The secret to community lies in the way we let other people get through to us and the way we move out of ourselves. This is, of course, the mystery of spirituality, of vulnerability, and powerlessness. When a person on a serious inner journey to their own vulnerability is also in immediate contact with the vulnerable of the world, then some form of community will almost always result.

Without an interior life and a love of justice, most communities just serve themselves.

Richard Rohr, Daily Meditation, From the Center for Action and Contemplation

How do we lead in a way that is not just serving ourselves or that only of our community?

We do it when . . .

When we acknowledge God’s presence in the very center of this uncertain situation.

When we notice the Spirit in one another and help each other see that same Spirit in still others.

When we trust that your creative ideas do not threaten my own – because we draw from the same Source – and look to see that, perhaps, your ideas can augment my own. And build on them together.

Hold our ideas loosely – because they are not complete if they are not created – creating – in community.

So perhaps we begin with a prayer of lovingkindness. Three deep, cleansing breath-prayers that help to reset the nervous system.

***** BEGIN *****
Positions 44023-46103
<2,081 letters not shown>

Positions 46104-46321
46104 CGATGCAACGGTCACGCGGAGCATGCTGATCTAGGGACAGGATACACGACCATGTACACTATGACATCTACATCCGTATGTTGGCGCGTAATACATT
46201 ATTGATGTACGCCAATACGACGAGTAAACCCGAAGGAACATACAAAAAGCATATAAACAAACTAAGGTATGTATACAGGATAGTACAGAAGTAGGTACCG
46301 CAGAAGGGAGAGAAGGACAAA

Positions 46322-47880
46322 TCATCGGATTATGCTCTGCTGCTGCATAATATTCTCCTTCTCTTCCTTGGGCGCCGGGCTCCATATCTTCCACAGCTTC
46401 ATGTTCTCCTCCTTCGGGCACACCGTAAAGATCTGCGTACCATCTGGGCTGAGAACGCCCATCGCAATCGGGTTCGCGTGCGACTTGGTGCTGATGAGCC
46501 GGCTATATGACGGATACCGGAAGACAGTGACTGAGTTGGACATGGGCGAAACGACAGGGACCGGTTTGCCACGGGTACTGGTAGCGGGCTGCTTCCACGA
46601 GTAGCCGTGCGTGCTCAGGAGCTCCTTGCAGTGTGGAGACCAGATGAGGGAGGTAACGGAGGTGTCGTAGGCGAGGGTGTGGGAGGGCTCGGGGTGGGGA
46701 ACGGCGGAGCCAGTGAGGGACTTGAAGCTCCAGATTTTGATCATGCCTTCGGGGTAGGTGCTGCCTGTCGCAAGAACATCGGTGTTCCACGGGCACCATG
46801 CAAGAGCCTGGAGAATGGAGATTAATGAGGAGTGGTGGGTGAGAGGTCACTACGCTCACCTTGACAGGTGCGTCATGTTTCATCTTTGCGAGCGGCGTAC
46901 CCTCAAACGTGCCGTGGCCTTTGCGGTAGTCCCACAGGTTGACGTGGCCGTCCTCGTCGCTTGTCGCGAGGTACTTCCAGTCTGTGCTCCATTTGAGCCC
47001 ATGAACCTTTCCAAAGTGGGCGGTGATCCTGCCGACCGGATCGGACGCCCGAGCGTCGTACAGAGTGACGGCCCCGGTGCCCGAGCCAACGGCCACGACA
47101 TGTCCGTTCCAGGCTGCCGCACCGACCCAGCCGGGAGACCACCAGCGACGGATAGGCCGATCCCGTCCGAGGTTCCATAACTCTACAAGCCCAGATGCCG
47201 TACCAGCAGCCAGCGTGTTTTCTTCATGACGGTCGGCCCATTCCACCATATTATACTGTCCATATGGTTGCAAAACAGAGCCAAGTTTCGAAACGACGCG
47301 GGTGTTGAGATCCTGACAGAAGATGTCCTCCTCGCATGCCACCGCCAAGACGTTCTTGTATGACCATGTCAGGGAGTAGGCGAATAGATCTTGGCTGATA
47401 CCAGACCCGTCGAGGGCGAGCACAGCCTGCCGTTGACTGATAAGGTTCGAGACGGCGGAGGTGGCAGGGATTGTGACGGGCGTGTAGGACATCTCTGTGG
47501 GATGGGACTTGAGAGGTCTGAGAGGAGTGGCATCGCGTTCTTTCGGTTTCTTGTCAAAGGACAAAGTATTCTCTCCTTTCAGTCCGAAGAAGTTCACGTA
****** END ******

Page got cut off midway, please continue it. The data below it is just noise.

May I be here. Present. Now.

May I say yes to silence. Listen. Notice.

May I let go. Open hand, held loosely. Holy indifference.

And because I am experiencing freedom from anxious grasping, I pray loving kindness over you:

May you be here. Present. Now.

May you say yes to silence. Listen. Notice.

May you let go. Open hand, held loosely. Holy indifference

And because we cannot lead creatively, the fullness of illumination, unless we collaborate (not just sharing ideas, rather, incorporating the good from all, leaving the unimportant from our own) We pray for our leadership:

May we be here. Present. Now.

May we say yes to silence. Listen. Notice.

May we let go. Open hand, held loosely. Holy indifference

So now, with opening hearts, opening minds, opening doors to our sacred temples – the Body of Christ – may we notice the glorious kaleidoscope of color in the spaces that bring our collective mission, this voyage into the unknown – together.

And may we walk ahead together, paving the path with peace, and at the pace of grace.

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About the author

Nicole

Nicole Oliver Snyder’s expertise lies in the areas of leadership, gender issues, and mindfulness practice as it affects both. Leadership, particularly in an urban setting, requires community-relations skills, and an ability to clearly convey justice issues as they relate to felt, spiritual ones. Dr. Snyder is author of Leading Together: Mindfulness and the Gender Neutral Zone, and specializes in teaching mindfulness leadership development, formative spirituality, counseling, and Old Testament theology (emphasis on justice issues). She has a diverse background in international community-relations work combined with volunteer work in multi-ethnic communities, and with local institutions. She is an ordained Clergy; holds a BS in Human Development and Family Studies, w/Education Certificate, an MA-Counseling, MDiv Equiv., holds a Doctor of Ministry and Advanced Certification in Formative Spiritual Direction, and is a Licensed Professional Counselor (MI).